Scared, angry, and hurt.
Some designers I’ve coached lately are in scary circumstances, where they’re a bit fearful of what’s going to happen to their businesses. You know, situations like:
- Painting an entire house before the client decides it’s not the real color they wanted
- Being in the middle of a bathroom remodel when the client calls and freaks out because they hate the tile
- Ordering an expensive piece of furniture only to discover something is wrong with it and the vendor won’t repair or even help!
Yes, these are scary situations because they involve a lot of money and liability – so it’s easy to get into a place of fear.
The key in these moments is to recognize that being fear-based isn’t a good place to operate from because no one makes good decisions when we’re scared.
Our brains naturally take anything negative and increase the intensity by 10 as humans. It’s a part of our evolution and can be traced back to a time when we were afraid of being eaten by tigers!
Good news: tigers are no longer an immediate danger. More good news: our reactions to fear can be controlled!
The next time you’re in a situation where you become afraid, do yourself a favor and pause for a minute to really check-in with yourself.
You want to get out of your head and move your awareness into your heart and body because that’s where lots of your true intelligence lives.
Next, look at the situation objectively to start separating what actually happened from the story that you’re creating about it (known as drama or the emotional response).
You’ll get some perspective, start seeing the situation/challenge/problem in a whole different light and with clarity when you remove the emotional charge.
Now, the next step is to research all possible the choices for solving the issue without making any judgments.
Don’t look at an option and say to yourself, “Oh, she’ll never… she’ll never accept that, I’m not even going to think about that.”
Instead, get all the facts, figure out all the possible ways this could resolve, write them down, and look at them on a table to decide what makes the most logical sense in order to solve the problem with a win-win.
A win-win is where everyone can walk away feeling ok about the solution – there are no absolute winners or losers.
When you go into a negotiation with a win-win mindset it’s highly likely that you will get that result. I’ve done it over and over again and it works really well.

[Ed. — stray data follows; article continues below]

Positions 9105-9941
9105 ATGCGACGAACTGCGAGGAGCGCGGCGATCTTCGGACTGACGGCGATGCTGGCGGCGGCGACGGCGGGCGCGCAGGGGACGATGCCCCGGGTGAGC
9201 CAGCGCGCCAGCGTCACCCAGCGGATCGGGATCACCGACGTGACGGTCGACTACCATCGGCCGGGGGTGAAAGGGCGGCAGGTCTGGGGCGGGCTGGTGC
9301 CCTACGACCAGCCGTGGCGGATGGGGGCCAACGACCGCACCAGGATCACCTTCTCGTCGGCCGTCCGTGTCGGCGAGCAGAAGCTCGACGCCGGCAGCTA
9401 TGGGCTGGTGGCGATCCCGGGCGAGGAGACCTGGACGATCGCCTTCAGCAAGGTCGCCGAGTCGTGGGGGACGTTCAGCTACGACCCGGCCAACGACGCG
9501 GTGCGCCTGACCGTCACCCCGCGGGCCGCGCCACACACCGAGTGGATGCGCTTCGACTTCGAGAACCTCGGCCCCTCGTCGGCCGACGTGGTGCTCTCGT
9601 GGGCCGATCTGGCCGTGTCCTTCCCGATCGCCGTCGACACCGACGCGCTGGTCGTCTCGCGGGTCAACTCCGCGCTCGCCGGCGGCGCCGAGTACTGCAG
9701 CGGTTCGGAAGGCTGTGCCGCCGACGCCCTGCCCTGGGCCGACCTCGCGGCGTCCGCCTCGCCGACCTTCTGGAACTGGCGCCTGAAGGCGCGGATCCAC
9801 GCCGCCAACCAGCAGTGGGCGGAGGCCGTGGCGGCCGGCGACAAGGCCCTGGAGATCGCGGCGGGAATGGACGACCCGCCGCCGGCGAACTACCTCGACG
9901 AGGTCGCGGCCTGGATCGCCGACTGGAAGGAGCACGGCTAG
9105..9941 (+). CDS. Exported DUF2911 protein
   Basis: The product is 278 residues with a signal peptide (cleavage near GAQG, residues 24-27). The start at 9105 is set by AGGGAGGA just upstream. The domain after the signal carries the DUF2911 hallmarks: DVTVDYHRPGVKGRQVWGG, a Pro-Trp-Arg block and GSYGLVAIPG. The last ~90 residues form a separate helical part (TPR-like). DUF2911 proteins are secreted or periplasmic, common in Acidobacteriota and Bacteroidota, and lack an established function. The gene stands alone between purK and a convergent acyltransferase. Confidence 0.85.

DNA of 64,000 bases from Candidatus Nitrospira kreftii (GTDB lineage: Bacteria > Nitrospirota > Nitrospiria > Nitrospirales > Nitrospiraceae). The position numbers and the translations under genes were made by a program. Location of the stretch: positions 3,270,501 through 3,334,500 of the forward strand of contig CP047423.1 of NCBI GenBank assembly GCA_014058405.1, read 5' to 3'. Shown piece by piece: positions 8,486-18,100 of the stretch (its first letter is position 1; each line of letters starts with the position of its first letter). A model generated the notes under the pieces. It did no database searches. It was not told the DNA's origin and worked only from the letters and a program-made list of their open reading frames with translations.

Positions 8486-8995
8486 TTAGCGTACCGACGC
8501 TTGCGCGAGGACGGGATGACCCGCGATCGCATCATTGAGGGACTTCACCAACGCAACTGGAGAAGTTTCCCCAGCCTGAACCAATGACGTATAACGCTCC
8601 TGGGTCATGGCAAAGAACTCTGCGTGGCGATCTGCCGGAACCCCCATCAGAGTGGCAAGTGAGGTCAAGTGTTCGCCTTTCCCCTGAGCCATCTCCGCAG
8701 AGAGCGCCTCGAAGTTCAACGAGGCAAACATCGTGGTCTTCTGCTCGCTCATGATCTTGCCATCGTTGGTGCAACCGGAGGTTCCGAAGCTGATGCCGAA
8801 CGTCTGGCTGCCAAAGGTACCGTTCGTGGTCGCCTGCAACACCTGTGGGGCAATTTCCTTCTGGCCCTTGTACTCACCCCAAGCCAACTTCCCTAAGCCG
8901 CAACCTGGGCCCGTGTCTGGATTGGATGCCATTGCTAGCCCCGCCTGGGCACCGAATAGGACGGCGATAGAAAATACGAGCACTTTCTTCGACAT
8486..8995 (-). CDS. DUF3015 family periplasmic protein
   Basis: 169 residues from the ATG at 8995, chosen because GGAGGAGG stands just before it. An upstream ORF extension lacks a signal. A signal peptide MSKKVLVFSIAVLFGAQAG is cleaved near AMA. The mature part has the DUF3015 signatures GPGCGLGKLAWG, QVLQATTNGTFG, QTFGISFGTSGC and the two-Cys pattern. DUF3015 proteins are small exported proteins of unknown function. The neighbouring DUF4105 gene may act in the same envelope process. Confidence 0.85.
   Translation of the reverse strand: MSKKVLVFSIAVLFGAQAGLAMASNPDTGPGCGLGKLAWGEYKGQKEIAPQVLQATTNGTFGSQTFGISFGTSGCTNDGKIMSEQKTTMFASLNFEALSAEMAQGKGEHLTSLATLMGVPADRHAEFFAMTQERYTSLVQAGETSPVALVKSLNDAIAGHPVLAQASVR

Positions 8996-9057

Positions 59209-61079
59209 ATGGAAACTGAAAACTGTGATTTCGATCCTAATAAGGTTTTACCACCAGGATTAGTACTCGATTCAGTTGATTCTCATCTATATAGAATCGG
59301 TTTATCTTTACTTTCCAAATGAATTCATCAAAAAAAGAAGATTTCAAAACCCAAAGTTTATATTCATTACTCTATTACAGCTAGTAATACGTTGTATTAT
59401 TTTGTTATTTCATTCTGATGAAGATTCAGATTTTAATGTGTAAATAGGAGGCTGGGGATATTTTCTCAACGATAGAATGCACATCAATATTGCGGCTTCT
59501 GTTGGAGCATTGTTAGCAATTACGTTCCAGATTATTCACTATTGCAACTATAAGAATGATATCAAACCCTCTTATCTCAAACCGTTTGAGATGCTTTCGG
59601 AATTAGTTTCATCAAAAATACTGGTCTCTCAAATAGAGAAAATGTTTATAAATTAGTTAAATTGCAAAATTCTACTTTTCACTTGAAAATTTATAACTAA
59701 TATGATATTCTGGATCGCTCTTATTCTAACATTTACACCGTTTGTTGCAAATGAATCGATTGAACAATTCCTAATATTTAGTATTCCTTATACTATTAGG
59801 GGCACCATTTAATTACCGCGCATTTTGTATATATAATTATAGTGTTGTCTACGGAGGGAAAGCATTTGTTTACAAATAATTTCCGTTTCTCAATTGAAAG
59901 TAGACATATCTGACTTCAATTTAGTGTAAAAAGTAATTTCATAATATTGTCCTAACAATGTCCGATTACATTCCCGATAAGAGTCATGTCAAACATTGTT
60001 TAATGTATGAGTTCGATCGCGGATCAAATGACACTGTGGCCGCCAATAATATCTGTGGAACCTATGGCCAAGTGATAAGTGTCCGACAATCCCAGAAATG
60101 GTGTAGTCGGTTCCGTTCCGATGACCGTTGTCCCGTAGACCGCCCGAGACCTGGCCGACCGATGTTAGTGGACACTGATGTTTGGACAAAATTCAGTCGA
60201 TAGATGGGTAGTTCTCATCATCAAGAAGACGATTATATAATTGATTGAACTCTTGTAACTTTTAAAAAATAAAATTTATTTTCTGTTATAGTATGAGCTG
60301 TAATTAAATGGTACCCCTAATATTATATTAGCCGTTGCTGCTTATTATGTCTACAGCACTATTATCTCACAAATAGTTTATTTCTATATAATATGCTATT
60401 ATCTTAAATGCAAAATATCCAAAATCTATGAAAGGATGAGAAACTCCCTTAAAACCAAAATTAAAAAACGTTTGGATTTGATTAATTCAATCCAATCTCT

The more you work on this mindset of getting the emotion out of a situation, you’ll find a resolution and move on quickly with a level head.
Do not let your emotions take over you, because they’ll hijack your life, your business, and take you in directions you don’t want to go if you let them.
The steps to get yourself out of fear and into a good decision-making mode is the sort of thing that we often discuss and work through at Interior Design Business Academy.
If you’re feeling like you need this type of support, to have someone you could call up and talk to about a situation in order to figure out what the best solution is for a win-win in your business, then maybe it’s time for you to book your Clarity Call with an IDBA Coach.
This call is complimentary and will help you decide on the next best step for achieving your goals in business.
Until then, design something beautiful and get paid with your worth!
Terri breaks down the walls of secrecy by sharing her 30 years of professional interior design and remodeling experience to help interior designers work smarter, not harder, and get paid what theyâ€™re really worth.
She provides private and group coaching to interior designers who want both a financially sustainable business and a life outside of work.
Terri teaches wealth consciousness and business systems that simplify and streamline their business processes.
Terri received her NCIDQ certification in 1993, and is a professional member of the American Society of Interior Designers (ASID) and Interior Design Society (IDS). She also received the 2000 ASID Interior Design Award of Excellence and holds an Arizona Contractorâ€™s License.